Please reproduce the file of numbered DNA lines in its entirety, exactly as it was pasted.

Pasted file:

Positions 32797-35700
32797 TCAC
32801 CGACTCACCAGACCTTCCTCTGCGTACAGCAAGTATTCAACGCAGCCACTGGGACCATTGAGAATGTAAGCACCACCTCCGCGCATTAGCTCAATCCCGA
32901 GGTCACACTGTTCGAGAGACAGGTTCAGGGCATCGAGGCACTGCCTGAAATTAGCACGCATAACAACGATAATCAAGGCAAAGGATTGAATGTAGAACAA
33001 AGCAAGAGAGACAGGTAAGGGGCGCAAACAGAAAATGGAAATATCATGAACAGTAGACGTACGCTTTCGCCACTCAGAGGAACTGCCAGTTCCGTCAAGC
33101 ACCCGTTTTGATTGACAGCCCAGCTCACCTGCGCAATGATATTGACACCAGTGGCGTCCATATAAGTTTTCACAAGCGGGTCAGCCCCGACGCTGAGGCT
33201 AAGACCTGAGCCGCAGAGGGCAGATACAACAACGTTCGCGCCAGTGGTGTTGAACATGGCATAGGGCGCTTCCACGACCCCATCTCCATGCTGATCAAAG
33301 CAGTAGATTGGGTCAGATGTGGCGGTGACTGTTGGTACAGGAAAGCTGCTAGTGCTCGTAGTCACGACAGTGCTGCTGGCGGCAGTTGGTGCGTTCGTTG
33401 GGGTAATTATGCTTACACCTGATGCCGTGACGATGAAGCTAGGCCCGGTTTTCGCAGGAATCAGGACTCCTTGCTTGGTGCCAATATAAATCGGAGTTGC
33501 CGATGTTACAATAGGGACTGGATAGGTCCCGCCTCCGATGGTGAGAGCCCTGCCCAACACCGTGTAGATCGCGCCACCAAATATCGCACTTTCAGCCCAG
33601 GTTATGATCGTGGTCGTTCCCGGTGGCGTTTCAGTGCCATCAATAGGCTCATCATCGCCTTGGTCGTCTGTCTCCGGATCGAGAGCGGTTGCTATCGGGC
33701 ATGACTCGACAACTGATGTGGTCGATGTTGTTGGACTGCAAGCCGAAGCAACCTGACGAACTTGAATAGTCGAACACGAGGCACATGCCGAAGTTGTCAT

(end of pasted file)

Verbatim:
Positions 32797-35700
32797 TCAC
32801 CGACTCACCAGACCTTCCTCTGCGTACAGCAAGTATTCAACGCAGCCACTGGGACCATTGAGAATGTAAGCACCACCTCCGCGCATTAGCTCAATCCCGA
32901 GGTCACACTGTTCGAGAGACAGGTTCAGGGCATCGAGGCACTGCCTGAAATTAGCACGCATAACAACGATAATCAAGGCAAAGGATTGAATGTAGAACAA
33001 AGCAAGAGAGACAGGTAAGGGGCGCAAACAGAAAATGGAAATATCATGAACAGTAGACGTACGCTTTCGCCACTCAGAGGAACTGCCAGTTCCGTCAAGC
33101 ACCCGTTTTGATTGACAGCCCAGCTCACCTGCGCAATGATATTGACACCAGTGGCGTCCATATAAGTTTTCACAAGCGGGTCAGCCCCGACGCTGAGGCT
33201 AAGACCTGAGCCGCAGAGGGCAGATACAACAACGTTCGCGCCAGTGGTGTTGAACATGGCATAGGGCGCTTCCACGACCCCATCTCCATGCTGATCAAAG
33301 CAGTAGATTGGGTCAGATGTGGCGGTGACTGTTGGTACAGGAAAGCTGCTAGTGCTCGTAGTCACGACAGTGCTGCTGGCGGCAGTTGGTGCGTTCGTTG
33401 GGGTAATTATGCTTACACCTGATGCCGTGACGATGAAGCTAGGCCCGGTTTTCGCAGGAATCAGGACTCCTTGCTTGGTGCCAATATAAATCGGAGTTGC
33501 CGATGTTACAATAGGGACTGGATAGGTCCCGCCTCCGATGGTGAGAGCCCTGCCCAACACCGTGTAGATCGCGCCACCAAATATCGCACTTTCAGCCCAG
33601 GTTATGATCGTGGTCGTTCCCGGTGGCGTTTCAGTGCCATCAATAGGCTCATCATCGCCTTGGTCGTCTGTCTCCGGATCGAGAGCGGTTGCTATCGGGC
33701 ATGACTCGACAACTGATGTGGTCGATGTTGTTGGACTGCAAGCCGAAGCAACCTGACGAACTTGAATAGTCGAACACGAGGCACATGCCGAAGTTGTCAT